In the workshop’s final plenary session moderated by Lida Anestidou, Senior Program Officer at the National Academies, Robert Bertram, Director of the Office of Agricultural Research Policy in Technology at the U.S. Agency for International Development, addressed the following questions:
- What is an example of an area where international research collaborations are changing?
- Which cultural issues have been reasonably well addressed?
- Which aspects of culture require additional attention?
- What motivates people to get together to do research?
Presenter: Robert Bertram, Director of the Office of Agricultural Research Policy in Technology at the U.S. Agency for International Development
A major challenge facing the world is to feed the almost one billion people who suffer from chronic hunger and to do so in the face of a rising global population that is expected to reach nine billion by 2050. To meet this demand, food production will have to increase by 70 percent. President Obama’s Feed the Future Initiative aims to foster the developments that are needed to enable that large of an increase in food production, particularly in the developing world. This initiative, explained Robert Bertram is led by the U.S. Agency for International Development (USAID) and it involves the State Department, the U.S. Department of Agriculture, the Millennium Challenge Corporation, and other U.S. agencies, but he noted that while USAID is the lead U.S. agency, the initiative is in fact country-led. “We focus very much on country ownership, which means if our partner countries don’t think it’s worth investing in, we probably shouldn’t think it is worth investing in either.”
While characterizing this country-led focus as an important advance in international development aid, Bertram acknowledged that it comes with its own set of challenges, many of which are cultural and communications related. “There are plenty of countries that are committed to food security improvements that are not very committed to talking to their civil societies or their private sector, for example,” he explained. USAID’s approach is to develop technologies and policies that reflect those country priorities, but to also engage civil society and the private sector in as nonthreatening a way as possible. This approach received a major boost when President Obama hosted leaders from Africa and the G8 at Camp David in 2012 and convinced them to institutionalize the policy changes that governments could make to unleash private investment in African agriculture.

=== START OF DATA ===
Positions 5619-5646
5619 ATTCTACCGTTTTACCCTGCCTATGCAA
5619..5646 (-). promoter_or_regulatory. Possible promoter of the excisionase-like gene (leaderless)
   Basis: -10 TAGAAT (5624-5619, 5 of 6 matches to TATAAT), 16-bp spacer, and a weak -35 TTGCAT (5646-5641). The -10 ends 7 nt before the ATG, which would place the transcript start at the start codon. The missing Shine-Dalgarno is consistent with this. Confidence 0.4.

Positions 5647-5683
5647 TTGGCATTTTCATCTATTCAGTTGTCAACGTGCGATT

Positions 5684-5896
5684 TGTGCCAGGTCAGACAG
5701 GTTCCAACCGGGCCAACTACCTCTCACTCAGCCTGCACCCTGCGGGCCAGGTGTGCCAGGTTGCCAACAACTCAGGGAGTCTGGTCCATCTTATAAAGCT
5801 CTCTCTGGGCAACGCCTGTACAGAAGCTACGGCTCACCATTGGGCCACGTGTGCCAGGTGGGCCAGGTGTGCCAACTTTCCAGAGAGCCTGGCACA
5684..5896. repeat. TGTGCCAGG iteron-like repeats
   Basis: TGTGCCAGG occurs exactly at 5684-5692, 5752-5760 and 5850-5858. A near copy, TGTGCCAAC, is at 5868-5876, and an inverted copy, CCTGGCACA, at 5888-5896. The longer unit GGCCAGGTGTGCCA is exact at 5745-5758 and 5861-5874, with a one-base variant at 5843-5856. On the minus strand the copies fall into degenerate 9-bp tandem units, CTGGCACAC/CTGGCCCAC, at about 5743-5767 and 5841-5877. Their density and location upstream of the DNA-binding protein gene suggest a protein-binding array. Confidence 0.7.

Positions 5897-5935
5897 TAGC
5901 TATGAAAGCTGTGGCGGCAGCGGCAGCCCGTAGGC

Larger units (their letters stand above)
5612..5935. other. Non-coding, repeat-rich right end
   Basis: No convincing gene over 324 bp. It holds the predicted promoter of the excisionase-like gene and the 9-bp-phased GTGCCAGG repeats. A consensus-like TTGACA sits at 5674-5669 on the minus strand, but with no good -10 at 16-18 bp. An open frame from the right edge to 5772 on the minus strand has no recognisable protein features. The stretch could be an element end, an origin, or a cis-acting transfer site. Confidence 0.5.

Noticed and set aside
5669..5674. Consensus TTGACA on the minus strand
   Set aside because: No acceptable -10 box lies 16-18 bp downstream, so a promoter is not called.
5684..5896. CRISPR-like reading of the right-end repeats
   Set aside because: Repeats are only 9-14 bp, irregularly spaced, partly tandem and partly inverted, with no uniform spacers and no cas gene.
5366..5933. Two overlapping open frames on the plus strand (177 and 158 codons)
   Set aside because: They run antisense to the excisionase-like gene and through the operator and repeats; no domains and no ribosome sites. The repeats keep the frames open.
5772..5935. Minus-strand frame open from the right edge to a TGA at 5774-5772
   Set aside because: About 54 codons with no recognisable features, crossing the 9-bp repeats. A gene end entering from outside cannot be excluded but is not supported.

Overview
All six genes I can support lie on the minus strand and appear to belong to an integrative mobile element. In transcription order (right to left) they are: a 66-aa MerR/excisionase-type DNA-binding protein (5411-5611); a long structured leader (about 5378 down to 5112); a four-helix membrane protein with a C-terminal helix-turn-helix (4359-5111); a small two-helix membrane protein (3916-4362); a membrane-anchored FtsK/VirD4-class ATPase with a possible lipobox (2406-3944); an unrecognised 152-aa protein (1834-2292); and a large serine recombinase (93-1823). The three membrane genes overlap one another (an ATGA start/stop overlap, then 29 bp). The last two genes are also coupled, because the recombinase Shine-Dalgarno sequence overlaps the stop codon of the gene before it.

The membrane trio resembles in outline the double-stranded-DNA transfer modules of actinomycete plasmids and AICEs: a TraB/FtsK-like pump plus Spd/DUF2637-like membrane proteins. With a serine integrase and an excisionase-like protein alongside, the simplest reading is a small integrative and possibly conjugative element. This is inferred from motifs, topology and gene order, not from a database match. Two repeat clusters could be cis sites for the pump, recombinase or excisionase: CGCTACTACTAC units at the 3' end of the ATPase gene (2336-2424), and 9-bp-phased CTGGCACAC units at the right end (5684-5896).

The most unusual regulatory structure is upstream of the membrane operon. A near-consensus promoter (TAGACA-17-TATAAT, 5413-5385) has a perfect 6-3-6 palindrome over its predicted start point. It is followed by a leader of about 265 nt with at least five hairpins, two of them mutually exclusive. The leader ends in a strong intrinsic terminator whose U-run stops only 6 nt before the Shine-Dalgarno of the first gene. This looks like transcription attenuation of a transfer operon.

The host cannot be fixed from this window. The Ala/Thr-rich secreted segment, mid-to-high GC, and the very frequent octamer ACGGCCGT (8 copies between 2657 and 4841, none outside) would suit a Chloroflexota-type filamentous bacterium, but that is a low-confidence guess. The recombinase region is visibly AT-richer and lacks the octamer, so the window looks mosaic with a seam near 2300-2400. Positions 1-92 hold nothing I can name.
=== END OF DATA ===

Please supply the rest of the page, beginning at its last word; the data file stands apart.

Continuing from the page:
Feed the Future, Bertram explained, takes what USAID calls a value chain approach centered around farmers and households. In this model, the farmer is both a consumer of research and supplies and a producer that sends crops, livestock, and forage into the market. This approach also acknowledges that small landholders will continue to play an important if not dominant role in agriculture in Africa and Asia for the foreseeable future. “Our focus is to empower the small holders,” said Bertram. He added that this value chain forces researchers to understand some of the social and cultural factors that come into play when trying to get new technology adopted and to include research on post-harvest and market factors when planning a project for a specific country or region.
Considering all of these factors when creating a research initiative can lead to some innovative ways of working with communities to improve what they already know how to do, noted Bertram. In Mali, for example, researchers showed communities that if they put metal roofs on their already existing grain storage bins and used a tarp to keep the grain clean, they could double the value of that grain in the market just by keeping it dry and free from pests.
Regarding culture, it is important to understand the difference between farm practices that are passed on from generation to generation as part of a local culture and those that are passed along because they make agronomic or economic sense. Years ago, Bertram said, when Americans went overseas to help develop agriculture, they would find people who were intercropping corns and beans and bananas and other crops. The conclusion was that this was just an outmoded practice that was a hold-over of what anthropologists would call cultural practices, i.e., people did it just because their grandparents did it. It turns out, though, that this kind of intercropping in many environments can actually lead to both better management and higher productivity of the land. “We had this period where we were coming to grips with a system that is a different paradigm than our own,” said Bertram. “Our technical advisors now accept the fact that things such as intercropping are relevant.”